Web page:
From: Jackson Tn
ORIGINAL: Mike Dubost
I notice that to date, no one has attempted to actually justify Lincoln's actions or positions. I hereby pick up that guantlet.
First, the question of the constitutionality of secession. Lincoln made his case against it based on two facts: 1) the Articles of Confederation were expressly declared to be a perpetual union. 2) Although the constitution contained no such statement, one of the objectives (as stated in the preamble) is "to form a more perfect union". Since a non-perpetual union is less perfect than a perpetual union, the inference is that the constitution is a perpetual union. Speaking for myself, I find this logic convincing enough that I believe secession is and always was unconstitutional. Keep that statement in mind as you read the next paragraph.
Next, the suspension of Habeas Corpus. Lincoln based his case for that on the language of the Constitution. As quoted by him in a letter to Erastus Corning and others (The Portable Abraham Lincoln, edited by Andrew Delbanco, pages 274 to 283), the constitution states "the privilege of the writ of Habeas Corpus shall not be suspended, unless when in cases of rebellion or invasion, the public safety may require it". IF you, like me, believe that secession is unconstitutional, then the attempt constitutes a rebellion. In the same letter, Lincoln submitted for the consideration of Mr. Corning a case in which General (later President) Jackson refused to honor a writ of Habeas Corpus shortly after the Battle of New Orleans. Apparently, Congress later (30 years later, according to the letter) voted to refund the principle and interest on a fine which Jackson paid for this action. This indicated a belief that the suspension of the writ was acceptable in the then-prevailing circumstances (an invasion by the UK).
Therefore, I consider that there are 3 points of reasonable debate. 1) Is secession unconstitutional? I think so, but will conceed that the constitution is not explicit on the matter. 2) If secession is unconstitutional, who gets to decide that "the public safety may require" the suspension of the writ? 3) where is it OK to suspend the writ?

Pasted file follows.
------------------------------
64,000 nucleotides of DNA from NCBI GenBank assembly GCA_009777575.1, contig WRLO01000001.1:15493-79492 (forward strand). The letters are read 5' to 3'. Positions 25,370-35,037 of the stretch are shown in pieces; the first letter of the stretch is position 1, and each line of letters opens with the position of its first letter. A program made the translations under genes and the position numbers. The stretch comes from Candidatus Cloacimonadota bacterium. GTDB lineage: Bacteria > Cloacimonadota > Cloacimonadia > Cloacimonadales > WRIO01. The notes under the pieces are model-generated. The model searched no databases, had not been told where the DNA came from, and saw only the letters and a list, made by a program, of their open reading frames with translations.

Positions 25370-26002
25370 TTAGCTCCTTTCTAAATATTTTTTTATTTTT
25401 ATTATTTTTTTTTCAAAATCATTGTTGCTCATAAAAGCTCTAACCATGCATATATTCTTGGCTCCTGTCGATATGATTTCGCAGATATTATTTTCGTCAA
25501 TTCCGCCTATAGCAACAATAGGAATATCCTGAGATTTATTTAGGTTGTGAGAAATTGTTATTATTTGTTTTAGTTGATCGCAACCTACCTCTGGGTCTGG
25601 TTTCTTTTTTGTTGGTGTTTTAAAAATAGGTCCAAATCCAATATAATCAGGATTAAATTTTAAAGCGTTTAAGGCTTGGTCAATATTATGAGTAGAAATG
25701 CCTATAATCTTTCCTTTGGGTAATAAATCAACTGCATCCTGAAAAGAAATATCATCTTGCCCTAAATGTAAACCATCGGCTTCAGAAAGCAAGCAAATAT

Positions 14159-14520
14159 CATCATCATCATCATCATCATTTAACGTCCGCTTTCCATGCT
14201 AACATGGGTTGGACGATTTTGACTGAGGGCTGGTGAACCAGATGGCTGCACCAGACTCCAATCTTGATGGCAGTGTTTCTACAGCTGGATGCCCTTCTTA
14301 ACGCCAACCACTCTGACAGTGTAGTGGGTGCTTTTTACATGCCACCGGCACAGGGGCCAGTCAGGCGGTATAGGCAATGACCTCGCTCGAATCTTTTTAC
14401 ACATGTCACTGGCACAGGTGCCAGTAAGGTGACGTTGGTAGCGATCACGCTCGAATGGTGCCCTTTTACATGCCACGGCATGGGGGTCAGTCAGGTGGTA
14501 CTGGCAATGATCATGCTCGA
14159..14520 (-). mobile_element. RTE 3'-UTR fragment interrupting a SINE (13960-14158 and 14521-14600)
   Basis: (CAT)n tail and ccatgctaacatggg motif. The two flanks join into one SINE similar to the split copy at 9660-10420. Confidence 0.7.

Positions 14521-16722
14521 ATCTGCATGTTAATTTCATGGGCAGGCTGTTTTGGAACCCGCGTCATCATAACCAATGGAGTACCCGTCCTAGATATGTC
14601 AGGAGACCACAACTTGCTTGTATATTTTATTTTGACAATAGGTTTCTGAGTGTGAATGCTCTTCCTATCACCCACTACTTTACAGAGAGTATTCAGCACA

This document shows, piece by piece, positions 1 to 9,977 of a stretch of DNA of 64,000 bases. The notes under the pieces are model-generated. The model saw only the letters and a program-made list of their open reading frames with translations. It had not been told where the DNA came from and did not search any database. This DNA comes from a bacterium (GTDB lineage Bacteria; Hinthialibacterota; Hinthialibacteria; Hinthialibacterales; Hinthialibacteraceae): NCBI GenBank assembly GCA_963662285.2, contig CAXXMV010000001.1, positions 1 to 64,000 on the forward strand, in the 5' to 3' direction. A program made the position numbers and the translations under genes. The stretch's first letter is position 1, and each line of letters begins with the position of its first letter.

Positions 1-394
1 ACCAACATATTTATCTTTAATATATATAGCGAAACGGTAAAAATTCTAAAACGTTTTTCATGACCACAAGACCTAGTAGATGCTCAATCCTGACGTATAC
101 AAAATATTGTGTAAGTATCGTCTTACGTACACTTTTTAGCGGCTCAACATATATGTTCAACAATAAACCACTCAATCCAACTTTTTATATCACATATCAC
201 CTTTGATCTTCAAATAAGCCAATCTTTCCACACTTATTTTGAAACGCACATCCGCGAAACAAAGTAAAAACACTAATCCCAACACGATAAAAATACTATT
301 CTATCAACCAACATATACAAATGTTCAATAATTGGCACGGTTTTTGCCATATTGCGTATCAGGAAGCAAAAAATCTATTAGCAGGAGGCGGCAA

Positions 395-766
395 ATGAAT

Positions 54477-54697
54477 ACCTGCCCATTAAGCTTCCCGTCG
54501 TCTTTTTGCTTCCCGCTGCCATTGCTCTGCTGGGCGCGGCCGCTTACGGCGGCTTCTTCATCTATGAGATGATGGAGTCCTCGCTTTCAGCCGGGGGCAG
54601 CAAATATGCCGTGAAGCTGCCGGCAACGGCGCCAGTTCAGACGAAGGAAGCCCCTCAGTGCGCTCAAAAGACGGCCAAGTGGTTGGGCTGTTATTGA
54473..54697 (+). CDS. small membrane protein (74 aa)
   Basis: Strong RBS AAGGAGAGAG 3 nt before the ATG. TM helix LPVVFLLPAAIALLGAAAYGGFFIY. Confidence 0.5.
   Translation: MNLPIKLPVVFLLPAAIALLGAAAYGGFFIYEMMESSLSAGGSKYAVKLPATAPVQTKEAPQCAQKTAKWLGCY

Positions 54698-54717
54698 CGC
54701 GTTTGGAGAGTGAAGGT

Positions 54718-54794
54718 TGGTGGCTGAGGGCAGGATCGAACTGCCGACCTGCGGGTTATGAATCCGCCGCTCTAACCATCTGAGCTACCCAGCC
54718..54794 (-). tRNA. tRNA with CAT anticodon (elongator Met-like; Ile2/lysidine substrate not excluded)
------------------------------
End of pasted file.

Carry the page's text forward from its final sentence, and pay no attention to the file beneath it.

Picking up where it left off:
In Ex Parte Milligan, the Supreme Court accepted that the suspension was constitutional, but stated that in places in which civilian courts were operating, military tribunals could not be used to try civilians. The Supreme Court decision is something I would weigh heavily in considering the suspension, even though I don't worship the court nor consider it to be infalible. Heck, even the Pope is only infalible when speaking "Ex Cathedra", if you are one of my fellow Catholics, and not even then if you aren't.
Anyone else care to take up the debate on these grounds?
Outstanding analysis Mike Dubost. The United States was in imminent and mortal danger in 1861, and action was required. Most people never give much serious thought to the issues surrounding Lincoln's decisions. I hazard the the huge majority of Americans have never heard of Letter to Erastus Corning and Others, much less appreciate the brilliant defense it offers for Lincolns actions.
Is is disturbing the Americans do not know about in the constitution Suspension Clause(Clause 2)located in Article 1, Section 9, which states, without ambiguity:
"The privilege of the writ of habeas corpus shall not be suspended, unless when in cases of rebellion or invasion, the public safety may require it."
I have pointed this Constitutional provision out to people before and the reaction is "so what".
As to "2) If secession is unconstitutional, who gets to decide that "the public safety may require" the suspension of the writ?" I believe only the President, as Commander in Chief, can make that decision, if for no other reason that the unwieldy task of getting the members of Congress to take action.
When it comes to the Judiciary, I too understand their fallibility. Of the many unjust decisions made one need only look at Dred Scott. So again, who would we want to suspend habeas corpus? I appreciate Lincoln's argument that the people decided by re-electing him. That may be a simple response, but it I think it the strongest. Oh, and history will be offer judgement too.
< Message edited by parusski -- 1/29/2013 3:45:59 PM >
"I hate newspapermen. They come into camp and pick up their camp rumors and print them as facts. I regard them as spies, which, in truth, they are. If I killed them all there would be news from Hell before breakfast."- W.T. Sherman